I know, I know. There are a gazillion wonderful bookmark patterns and convenient bookmark blanks that are designed to be smashed inside a book, and you can even argue that they’re easier to use—though I will engage in that argument and point out that it’s far from hard to stretch the elastic over a group of pages when one is finished reading for a time. And, I’ll add, because the bookband can stay attached to the book at all times, it’s less likely to get lost. So there.
But that doesn’t mean all those flat bookmarks are useless. What happens if you stitch a loop of pretty elastic to one of those Crafter’s Pride or Janlynn bookmark blanks? Voila! It’s a bookband, and the pretty embroidery can live outside the book, enticing readers to come take a closer look.
Bookbands keep the embroidery outside where it’s visible.
Fun Dritz Elastic
Dritz now has ruffled and ruched elastics, as well as glitter and fold-over (to encase a raw edge, like on stretchy knit fabric). The ruffled elastic I picked up has ruffles down the outer edges, but I see online that there’s a version with a single ruffle down the center. Also, in finding these links just now, I discovered that the fold-over elastic comes in patterns: polka dots, chevrons, hearts. Fold it in half and stitch it for a more narrow band, or just leave it flat. I can see wanting a narrower band for bracelets-turned-bookbands (keep reading).
Best of all, the colors are great: basic black and white, pastels, and screaming bright colors for me. I’ll take one of each, please.
Decorative elastic from Dritz. Are these great colors or what?
Bracelets Turned Bookbands
I am partial to bracelets-turned-bookbands because I love the bracelet pattern. In particular, I like the firm, secure, durable edges and the pretty backside. I also like the grab-and-go nature of the project: It’s small; I stitch the last half of the project in hand; and the pattern is easily memorized. I generally have several of these in various stages of progress, packed in bags, ready to go.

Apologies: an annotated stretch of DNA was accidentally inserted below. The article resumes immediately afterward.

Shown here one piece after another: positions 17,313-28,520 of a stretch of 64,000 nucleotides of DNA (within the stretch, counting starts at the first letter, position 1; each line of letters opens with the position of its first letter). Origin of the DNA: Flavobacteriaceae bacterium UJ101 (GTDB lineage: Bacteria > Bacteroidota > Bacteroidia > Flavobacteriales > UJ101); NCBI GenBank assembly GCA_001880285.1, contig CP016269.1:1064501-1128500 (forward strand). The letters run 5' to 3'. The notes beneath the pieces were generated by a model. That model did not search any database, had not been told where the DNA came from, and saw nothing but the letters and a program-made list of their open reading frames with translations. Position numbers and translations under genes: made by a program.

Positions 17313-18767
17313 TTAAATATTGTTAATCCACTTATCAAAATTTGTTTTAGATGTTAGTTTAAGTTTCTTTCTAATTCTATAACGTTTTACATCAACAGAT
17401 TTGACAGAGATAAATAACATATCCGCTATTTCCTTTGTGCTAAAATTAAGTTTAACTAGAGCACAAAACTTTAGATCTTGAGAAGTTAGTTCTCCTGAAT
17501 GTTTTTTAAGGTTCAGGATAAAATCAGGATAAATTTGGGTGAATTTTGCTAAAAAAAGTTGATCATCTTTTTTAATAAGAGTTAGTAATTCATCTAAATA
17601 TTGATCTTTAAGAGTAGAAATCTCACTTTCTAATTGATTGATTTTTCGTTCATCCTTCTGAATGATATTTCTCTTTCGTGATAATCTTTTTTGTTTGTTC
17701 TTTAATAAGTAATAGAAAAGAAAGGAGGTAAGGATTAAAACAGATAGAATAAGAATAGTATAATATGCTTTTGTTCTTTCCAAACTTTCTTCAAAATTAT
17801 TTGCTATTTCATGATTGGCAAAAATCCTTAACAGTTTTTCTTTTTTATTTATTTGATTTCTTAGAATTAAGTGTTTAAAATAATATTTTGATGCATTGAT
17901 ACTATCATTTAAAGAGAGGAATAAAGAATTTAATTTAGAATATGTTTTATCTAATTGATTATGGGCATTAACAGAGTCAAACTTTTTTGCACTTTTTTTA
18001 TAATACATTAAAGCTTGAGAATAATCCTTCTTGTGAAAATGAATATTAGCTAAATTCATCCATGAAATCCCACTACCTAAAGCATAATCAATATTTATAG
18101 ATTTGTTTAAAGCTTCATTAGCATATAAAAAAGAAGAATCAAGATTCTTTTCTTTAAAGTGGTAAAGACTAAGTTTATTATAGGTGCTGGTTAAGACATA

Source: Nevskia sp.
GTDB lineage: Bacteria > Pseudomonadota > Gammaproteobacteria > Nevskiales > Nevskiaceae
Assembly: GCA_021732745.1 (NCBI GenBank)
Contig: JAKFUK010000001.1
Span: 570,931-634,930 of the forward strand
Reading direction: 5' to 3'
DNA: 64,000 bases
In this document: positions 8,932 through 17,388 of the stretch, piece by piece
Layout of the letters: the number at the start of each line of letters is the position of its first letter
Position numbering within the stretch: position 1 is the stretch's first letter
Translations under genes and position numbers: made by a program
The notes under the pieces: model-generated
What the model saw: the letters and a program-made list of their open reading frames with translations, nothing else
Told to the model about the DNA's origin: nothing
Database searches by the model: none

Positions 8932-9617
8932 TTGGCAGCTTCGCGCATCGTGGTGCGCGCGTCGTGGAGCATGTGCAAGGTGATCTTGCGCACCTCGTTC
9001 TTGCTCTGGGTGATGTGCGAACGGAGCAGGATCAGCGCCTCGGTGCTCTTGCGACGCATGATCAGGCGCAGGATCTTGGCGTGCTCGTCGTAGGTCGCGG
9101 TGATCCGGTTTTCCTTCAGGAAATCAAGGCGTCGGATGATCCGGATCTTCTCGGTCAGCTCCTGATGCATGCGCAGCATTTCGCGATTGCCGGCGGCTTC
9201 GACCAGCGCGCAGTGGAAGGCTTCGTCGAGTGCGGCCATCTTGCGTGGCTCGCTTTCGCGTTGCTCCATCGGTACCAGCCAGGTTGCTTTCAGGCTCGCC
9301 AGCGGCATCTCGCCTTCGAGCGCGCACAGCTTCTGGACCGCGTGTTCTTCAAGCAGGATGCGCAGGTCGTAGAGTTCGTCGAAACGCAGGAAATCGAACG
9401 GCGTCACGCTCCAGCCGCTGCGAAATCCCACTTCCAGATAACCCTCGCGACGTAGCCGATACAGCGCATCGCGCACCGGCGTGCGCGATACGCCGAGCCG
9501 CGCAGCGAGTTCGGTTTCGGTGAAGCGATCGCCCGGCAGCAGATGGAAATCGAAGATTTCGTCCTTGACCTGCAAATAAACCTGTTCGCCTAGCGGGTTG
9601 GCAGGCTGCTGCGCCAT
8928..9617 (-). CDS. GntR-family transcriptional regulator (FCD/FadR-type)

The sample bracelet/bookmark here is narrow, but they can be made any width.
The pattern is composite cross stitches with interesting, sparkly threads.
Tips, Tricks, & Brilliant Ideas
- Convert bookmarks you’ve already made to bookbands by adding decorative elastic.
- Recycle UFOs and orphan projects by cutting them into strips, securing the edges, and—oh, yeah—adding an elastic loop.
- Use Tokens & Trifles Trinkets stitching cards for bookbands with cool shapes. These cards are no longer being produced, so get them while you can.
- Put cool stitched doodles to work: Stitch several onto a circle of elastic for a bookband.
- The Bookmarks 101: Simple, Smart, and Swanky Finishes ebook is full of ideas and instructions for finishing the edges and backs of doodles and mini stitcheries, most of which can be used to make bookbands.
- Got a Kindle or Nook or tablet or something else with a cover? Bookbands are great for keeping the cover closed and for identifying yours if there happens to be more than one.
I read with the bookband on. When I’m finished, I slide the completed pages under the elastic.
Head’s Up! Some links in this post are affiliate links. If you make a purchase through one of these links, I may earn a small commission.
What About You?